Inscription Rock State Memorial

E Lakeshore Dr.
Kelleys Island, OH 43438

866-921-5710   |
Open daily during daylight hours

The Native People of Kelleys Island

Inscription Rock State Memorial is listed on the National Register of Historic Places and is one of Ohio’s few remaining rock art sites showcasing the work of the island’s Erie Indian population who lived there during the Late Prehistoric period.

In 1833, Inscription Rock was discovered partially covered on the south shoreline of Kelleys Island. It is one of the few remaining examples of pre-contact era Native American landmarks.(Pre-contact is an archaeological designation given to the period A.D. 900 to 1650, or before European settlement. During this period, Erie Indians lived on the south shore of Kelleys Island, and archaeologists believe that the petroglyphs carved into Inscription Rock can be attributed to them. The exact year of its inscription is unknown, but based on the condition of the carvings on the soft surface of limestone, they are believed to be less than one thousand years old. By the second half of the fifteenth century, the Iroquois had moved into the Ohio region along Lake Erie, and essentially wiped out the Erie people. Those who survived are believed to have assimilated into the Iroquois, Seneca, and Wyandot cultures. Petroglyphs, art that is carved, cut, pecked, or chiseled into a surface, and pictographs, images that are painted or drawn, are viewed as forms of cultural expression distinguishable between different Native groups. However, it is impossible to know what the impetus for creating these symbols was. Archaeologists believe that the location of the carved rock could help to interpret its meaning. For example, its location along the shoreline could mean it was used as an important landmark for the Erie people. In Ohio, few petroglyphs and pictographs still exist because the perishable materials on which they were carved or painted have disintegrated, and the inscriptions made on native sandstone and limestone have worn away. At one time, another limestone boulder with petroglyphs existed on the north shoreline, but it was destroyed by workers quarrying the island’s limestone in the nineteenth century. Today, Inscription Rock is one of two remaining examples of Native American petroglyphs in Ohio.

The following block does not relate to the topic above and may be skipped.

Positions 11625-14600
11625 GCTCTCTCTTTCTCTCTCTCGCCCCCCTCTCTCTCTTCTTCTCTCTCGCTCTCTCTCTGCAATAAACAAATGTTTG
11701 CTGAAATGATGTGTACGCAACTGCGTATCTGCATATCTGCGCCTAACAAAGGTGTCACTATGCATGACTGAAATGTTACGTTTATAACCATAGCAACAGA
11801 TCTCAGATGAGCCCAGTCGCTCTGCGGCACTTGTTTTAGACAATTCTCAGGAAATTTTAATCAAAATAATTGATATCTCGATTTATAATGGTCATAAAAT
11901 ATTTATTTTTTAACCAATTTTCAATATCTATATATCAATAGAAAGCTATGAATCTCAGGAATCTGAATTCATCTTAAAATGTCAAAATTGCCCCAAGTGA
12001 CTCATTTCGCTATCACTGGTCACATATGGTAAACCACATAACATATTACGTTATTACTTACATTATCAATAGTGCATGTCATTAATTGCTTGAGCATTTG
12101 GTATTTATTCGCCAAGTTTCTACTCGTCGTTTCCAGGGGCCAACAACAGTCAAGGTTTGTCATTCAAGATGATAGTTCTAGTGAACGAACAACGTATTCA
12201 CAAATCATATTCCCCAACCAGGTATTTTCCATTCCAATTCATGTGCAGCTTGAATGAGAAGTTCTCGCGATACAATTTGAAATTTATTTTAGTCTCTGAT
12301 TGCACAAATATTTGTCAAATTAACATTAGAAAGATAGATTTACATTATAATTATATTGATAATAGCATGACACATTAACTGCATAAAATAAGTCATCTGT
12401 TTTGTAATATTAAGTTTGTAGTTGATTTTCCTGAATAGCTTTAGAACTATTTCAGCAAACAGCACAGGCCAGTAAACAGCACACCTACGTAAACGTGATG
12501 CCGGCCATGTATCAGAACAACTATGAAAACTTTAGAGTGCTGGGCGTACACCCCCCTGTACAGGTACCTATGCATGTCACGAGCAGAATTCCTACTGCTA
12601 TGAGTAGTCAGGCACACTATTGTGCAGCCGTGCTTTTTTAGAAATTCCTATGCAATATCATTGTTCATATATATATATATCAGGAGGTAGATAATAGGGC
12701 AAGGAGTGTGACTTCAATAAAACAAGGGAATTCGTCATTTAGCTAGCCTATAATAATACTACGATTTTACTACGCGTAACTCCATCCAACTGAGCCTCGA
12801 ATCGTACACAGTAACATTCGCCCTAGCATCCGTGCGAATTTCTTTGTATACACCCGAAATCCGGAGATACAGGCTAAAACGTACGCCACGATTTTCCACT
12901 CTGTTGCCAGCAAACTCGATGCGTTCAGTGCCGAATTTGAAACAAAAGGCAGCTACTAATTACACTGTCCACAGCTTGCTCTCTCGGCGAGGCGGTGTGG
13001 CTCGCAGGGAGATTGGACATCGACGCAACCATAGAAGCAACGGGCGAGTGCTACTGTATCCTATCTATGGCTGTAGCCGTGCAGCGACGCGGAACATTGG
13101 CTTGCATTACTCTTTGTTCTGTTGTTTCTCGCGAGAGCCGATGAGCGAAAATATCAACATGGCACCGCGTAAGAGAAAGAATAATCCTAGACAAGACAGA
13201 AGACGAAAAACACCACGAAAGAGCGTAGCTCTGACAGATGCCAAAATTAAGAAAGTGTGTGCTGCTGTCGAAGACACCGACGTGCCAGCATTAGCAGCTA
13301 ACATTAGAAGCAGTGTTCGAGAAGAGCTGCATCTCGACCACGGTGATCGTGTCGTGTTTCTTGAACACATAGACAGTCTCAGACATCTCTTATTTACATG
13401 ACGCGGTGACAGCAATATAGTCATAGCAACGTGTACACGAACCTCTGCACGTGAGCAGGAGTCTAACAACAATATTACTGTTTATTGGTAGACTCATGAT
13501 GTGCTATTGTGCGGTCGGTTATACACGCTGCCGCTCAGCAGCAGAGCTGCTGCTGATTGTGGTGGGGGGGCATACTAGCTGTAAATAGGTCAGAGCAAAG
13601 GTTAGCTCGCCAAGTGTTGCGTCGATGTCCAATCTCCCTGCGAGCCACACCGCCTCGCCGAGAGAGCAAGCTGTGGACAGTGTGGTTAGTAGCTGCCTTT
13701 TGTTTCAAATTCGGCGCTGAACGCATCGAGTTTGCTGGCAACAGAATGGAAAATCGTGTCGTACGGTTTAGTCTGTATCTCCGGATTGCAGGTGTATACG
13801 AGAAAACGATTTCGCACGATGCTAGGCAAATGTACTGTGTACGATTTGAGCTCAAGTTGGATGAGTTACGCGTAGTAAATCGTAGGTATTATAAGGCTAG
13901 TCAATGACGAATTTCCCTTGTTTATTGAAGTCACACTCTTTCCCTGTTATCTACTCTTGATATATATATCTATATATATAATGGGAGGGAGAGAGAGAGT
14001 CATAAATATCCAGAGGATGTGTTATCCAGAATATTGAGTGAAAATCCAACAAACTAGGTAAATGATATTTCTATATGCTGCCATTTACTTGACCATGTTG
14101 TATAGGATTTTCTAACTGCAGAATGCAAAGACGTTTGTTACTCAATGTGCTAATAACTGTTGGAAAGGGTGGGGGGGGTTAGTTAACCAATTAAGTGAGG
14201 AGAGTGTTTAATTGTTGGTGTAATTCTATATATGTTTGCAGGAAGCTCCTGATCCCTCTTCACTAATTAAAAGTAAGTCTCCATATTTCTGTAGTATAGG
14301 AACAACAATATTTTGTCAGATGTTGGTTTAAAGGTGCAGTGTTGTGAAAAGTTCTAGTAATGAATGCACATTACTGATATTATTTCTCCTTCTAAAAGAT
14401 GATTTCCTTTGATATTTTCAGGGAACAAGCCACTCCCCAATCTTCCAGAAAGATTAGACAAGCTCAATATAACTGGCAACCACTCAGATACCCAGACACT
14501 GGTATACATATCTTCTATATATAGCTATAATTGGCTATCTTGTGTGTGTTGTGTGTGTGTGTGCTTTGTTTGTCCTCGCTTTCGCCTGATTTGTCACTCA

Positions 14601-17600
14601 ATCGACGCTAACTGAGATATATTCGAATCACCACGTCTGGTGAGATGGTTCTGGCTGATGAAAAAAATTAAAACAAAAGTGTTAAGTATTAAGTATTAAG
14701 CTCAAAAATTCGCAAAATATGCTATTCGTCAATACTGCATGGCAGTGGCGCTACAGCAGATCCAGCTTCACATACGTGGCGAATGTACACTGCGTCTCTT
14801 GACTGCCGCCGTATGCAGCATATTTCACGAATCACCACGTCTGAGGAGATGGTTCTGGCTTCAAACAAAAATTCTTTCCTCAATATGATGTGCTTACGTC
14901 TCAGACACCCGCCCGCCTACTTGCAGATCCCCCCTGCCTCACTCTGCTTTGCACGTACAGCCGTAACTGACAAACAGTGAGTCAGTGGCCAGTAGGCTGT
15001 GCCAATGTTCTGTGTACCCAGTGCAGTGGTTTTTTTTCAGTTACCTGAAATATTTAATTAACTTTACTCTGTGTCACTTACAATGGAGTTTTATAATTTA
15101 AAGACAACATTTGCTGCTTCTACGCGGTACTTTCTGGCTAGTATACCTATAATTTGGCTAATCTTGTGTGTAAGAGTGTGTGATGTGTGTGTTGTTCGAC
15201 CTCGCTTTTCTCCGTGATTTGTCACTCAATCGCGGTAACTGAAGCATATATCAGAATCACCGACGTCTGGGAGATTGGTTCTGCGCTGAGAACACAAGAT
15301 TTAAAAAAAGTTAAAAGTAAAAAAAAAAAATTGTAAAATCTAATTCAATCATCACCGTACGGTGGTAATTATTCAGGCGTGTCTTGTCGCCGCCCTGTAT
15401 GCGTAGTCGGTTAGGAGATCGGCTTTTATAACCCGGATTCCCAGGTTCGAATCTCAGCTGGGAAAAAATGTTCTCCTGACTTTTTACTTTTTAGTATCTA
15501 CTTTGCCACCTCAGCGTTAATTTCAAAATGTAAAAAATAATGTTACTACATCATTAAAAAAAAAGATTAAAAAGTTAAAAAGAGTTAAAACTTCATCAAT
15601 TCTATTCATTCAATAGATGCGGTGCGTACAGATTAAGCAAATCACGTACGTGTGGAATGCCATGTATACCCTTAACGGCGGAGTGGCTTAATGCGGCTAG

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Notes for Travelers

Inscription Rock's preservation provides a link to an overlooked portion of Kelleys Island history before European settlement. After its discovery in 1833, it was preserved, but for over a century little was done to protect the rock from erosion. It wasn’t until 1969 that the Ohio Historical Society constructed a roof and a viewing platform to prevent natural erosion from weather and the lake. In the 1850s a small plaster replica of the rock was created and now sits at the site showcasing what the inscriptions looked like over a century ago.

Additional Resources

Ohio’s Early Peoples, James H. O’Donnell III.